Combining attentive, compassionate care with our extensive clinical and research resources, UT Southwestern's cardiology experts and vascular specialists deliver individualized care within pre-eminent health care facilities.
Extracorporeal Membrane Oxygenation (ECMO)
UT Southwestern Medical Center’s experienced physicians offer extracorporeal membrane oxygenation (ECMO) therapy to temporarily support patients with failing hearts and lungs. ECMO therapy is often used as a bridge to heart or lung transplantation.
Leading-Edge Support for Failing Hearts and Lungs
An ECMO machine is an external device used to temporarily support children and some adults with severe heart failure and advanced lung disease that cannot be treated with medications, oxygen, or a ventilator.
ECMO therapy is indicated only for patients whose underlying disease can be reversed within two weeks. There are two types:
- Veno-arterial (VA): Supports both the heart and lungs
- Veno-venous (VV): Supports only the lungs
Similar to a cardiopulmonary bypass machine, an ECMO machine is situated outside the body. The machine consists of a pump – which acts as an artificial heart, pushing blood through the machine and back into the body – and a membrane oxygenator, which serves as artificial lungs, clearing the blood of carbon dioxide and delivering oxygen to the blood. UT Southwestern offers advanced ECMO therapy as a way to temporarily support patients whose heart and lungs don't function at the necessary levels.
UT Southwestern is home to a dedicated Cardiac Rehabilitation Program. Cardiac rehabilitation is a critical component of recovery and can prevent future heart disease.
ECMO: What to Expect
ECMO Procedure Details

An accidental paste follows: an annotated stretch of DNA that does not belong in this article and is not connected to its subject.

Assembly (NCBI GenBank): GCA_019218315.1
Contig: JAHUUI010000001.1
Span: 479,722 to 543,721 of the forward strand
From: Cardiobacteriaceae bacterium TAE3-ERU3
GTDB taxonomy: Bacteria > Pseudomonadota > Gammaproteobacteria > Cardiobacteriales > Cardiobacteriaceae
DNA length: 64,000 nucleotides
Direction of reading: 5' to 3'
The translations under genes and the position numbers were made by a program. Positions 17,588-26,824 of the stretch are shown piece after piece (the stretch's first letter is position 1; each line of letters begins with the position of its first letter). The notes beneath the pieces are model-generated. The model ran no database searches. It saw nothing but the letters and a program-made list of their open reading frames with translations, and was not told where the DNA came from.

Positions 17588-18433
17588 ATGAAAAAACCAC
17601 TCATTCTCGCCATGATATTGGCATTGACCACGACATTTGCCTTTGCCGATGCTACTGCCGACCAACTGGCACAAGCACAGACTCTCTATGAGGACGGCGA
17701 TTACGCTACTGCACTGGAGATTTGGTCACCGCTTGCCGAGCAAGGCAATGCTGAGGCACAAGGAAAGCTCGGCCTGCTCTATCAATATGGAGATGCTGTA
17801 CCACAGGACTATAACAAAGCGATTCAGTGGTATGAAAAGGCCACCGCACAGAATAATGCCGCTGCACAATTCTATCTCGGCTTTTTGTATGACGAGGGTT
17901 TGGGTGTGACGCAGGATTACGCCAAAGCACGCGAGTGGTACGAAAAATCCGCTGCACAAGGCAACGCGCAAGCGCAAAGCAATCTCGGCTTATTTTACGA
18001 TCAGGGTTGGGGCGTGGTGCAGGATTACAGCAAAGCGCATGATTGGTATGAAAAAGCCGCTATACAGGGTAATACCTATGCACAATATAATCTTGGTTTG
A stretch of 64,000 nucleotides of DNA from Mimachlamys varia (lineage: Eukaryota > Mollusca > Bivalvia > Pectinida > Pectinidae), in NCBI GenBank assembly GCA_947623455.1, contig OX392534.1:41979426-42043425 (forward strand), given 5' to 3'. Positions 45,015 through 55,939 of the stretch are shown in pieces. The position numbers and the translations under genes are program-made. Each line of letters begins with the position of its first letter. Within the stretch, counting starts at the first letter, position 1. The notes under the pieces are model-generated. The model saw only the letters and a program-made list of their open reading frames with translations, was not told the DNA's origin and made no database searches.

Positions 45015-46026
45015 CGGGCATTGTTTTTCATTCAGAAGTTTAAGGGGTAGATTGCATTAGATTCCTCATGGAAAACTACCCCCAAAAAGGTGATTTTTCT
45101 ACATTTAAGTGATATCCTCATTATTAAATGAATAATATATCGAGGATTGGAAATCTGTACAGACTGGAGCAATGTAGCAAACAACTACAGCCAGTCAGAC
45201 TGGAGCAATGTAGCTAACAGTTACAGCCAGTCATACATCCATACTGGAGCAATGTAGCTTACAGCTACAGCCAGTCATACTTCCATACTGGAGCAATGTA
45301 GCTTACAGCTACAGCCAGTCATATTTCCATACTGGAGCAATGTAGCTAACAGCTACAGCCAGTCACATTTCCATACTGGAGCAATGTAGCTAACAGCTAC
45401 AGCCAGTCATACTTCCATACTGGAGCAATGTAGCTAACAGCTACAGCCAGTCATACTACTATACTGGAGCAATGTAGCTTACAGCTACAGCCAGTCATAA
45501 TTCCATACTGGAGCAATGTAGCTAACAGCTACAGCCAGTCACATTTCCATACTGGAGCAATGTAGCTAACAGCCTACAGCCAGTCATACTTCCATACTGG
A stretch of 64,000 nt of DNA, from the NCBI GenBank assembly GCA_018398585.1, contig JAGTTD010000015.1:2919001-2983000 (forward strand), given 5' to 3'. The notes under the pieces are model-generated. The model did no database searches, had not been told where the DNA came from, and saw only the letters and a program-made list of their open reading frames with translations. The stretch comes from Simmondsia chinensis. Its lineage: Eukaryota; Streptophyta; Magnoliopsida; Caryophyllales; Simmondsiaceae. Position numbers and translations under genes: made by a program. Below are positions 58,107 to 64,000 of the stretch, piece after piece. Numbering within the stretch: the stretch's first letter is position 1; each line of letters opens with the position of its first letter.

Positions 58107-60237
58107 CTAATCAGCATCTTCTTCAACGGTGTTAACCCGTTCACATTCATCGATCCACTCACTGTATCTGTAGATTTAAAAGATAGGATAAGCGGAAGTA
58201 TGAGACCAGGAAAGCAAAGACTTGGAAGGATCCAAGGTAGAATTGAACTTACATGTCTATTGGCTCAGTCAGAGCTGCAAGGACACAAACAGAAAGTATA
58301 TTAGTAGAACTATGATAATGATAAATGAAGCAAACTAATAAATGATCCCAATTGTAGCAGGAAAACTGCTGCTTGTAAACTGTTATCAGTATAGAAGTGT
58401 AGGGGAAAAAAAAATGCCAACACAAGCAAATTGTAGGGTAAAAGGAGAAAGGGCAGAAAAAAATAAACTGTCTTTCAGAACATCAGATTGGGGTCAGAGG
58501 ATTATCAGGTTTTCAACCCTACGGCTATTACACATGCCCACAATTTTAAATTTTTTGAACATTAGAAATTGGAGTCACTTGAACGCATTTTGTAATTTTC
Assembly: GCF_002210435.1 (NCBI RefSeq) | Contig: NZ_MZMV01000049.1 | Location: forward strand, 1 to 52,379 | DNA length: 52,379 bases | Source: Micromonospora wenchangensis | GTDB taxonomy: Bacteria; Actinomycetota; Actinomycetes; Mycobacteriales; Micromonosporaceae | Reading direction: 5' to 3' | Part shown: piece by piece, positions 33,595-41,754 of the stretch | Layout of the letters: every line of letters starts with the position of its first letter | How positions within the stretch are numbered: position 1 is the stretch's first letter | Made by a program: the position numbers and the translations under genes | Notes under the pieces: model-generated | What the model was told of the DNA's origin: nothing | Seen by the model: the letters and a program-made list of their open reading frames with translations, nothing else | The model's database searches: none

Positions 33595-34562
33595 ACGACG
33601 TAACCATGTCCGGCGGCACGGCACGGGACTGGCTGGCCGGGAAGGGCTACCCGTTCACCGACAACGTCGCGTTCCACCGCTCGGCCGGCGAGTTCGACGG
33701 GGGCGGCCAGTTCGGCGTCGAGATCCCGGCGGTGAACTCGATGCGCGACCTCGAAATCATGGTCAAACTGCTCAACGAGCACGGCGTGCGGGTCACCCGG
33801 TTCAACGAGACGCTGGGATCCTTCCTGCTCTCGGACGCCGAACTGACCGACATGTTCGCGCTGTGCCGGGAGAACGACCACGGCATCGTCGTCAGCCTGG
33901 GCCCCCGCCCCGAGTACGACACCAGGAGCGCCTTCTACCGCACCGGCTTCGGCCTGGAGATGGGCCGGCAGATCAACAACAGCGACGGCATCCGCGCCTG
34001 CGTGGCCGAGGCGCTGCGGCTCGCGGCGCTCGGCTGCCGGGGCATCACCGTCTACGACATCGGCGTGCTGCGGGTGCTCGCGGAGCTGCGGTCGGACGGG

The surgeon places two tubes (cannula) into the side of the patient’s neck – one in the large vein that goes to the right side of the heart and the other in a large vein (VV) or artery (VA).
Dark red, insufficiently oxygenated blood drains into the first tube and then into the ECMO machine, which oxygenates the blood and returns it, now bright red, through the second tube.
The ECMO machine initially works at full capacity but slows down as patients respond appropriately. Patients also are placed on a ventilator.
Risks of ECMO
As with most medical treatments, ECMO therapy comes with risks. They include:
- Possibility of increased risk of bleeding problems from heparin, a blood-thinning drug used to prevent clots from forming in the cannulas
- Increased risk of infection
- Risk of bleeding in the brain
UT Southwestern’s cardiac rehabilitation specialists create customized plans that integrate proper nutrition, exercise, and, if necessary, nicotine cessation into patients’ lifestyles to improve their cardiovascular health.
As one of the nation’s top academic medical centers, UT Southwestern offers a number of clinical trials aimed at improving the outcomes of patients with cardiovascular disease.
Clinical trials often give patients access to leading-edge treatments that are not yet widely available. Eligible patients who choose to participate in one of UT Southwestern’s clinical trials might receive treatments years before they are available to the public.